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Softening molecular bonds through the giant optomechanical spring effect in plasmonic nanocavities
Version 2 2023-06-08, 12:54
Version 1 2023-01-12, 15:31
preprintposted on 2023-06-08, 12:54 authored by Lukas A. Jakob, William M. Deacon, Yuan Zhang, Bart de Nijs, Elena Pavlenko, Shu Hu, Cloudy Carnegie, Tomas Neuman, Ruben Esteban, Javier Aizpurua, Jeremy J. Baumberg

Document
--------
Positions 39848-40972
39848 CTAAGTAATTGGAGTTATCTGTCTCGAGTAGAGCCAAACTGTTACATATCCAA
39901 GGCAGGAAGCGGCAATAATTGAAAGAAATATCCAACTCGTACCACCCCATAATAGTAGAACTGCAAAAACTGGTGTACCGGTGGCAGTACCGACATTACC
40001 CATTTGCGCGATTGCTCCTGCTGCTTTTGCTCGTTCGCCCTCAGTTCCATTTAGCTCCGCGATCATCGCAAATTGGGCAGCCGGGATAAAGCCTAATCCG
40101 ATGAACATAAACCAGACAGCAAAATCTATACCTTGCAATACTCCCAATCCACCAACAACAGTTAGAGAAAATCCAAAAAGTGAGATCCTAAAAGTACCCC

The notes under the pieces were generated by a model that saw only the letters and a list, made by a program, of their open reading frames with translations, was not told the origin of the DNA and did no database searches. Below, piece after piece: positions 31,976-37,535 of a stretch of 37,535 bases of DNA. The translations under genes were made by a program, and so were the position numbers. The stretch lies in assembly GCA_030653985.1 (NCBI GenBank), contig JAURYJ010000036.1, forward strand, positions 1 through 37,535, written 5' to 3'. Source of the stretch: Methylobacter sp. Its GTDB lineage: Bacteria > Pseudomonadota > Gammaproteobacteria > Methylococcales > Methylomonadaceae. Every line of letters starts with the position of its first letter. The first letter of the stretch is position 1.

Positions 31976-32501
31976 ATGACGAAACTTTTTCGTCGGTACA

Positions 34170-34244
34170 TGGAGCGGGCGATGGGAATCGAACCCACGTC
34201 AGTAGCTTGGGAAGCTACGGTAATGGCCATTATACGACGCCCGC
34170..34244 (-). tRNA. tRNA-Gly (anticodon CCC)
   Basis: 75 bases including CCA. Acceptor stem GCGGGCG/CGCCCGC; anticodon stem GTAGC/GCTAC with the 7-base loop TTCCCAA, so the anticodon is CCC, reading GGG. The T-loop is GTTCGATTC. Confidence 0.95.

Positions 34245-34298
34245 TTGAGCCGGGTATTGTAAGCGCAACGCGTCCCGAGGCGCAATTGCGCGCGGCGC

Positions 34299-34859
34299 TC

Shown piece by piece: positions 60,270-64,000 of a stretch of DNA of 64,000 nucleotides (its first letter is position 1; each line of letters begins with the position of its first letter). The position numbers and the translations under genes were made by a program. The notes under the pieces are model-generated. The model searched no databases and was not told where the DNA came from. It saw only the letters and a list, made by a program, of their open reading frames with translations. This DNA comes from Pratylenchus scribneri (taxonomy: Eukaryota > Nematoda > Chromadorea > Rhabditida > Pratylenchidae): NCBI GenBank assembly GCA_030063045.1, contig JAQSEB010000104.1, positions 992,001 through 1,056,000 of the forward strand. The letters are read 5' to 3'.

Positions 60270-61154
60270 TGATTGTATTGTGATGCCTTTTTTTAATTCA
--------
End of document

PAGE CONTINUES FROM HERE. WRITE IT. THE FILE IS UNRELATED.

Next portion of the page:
Molecular vibrations couple to visible light only weakly, have small mutual interactions, and hence are often ignored for nonlinear optics. Here we show the extreme confinement provided by plasmonic nanocavities can sufficiently enhance optomechanical coupling so that intense laser illumination drastically softens the molecular bonds. This optomechanical pumping regime produces strong distortions of the Raman vibrational spectrum that are related to giant vibrational frequency shifts from an 'optical spring effect' which is hundred-fold larger than in traditional cavities, as predicted by an optomechanical theory fully accounting for the multimodal nanocavity response as well as for near-field-induced collective phonon interactions that hybridize the vibrations of hundreds of identical molecules. The theoretical results are consistent with the strongly non-linear behavior exhibited in the Raman spectra of molecular monolayers placed in more than a thousand nanoparticle-on-a-mirror constructs illuminated by microwatt ultrafast laser pulses. Driving this collective phonon in the nanocavity paves the way to control reversible bond softening, as well as irreversible chemistry. Optomechanical dressing thus provides a new tool for molecular dynamics distinct from coherent control, vibrational strong coupling, or vibrational heating.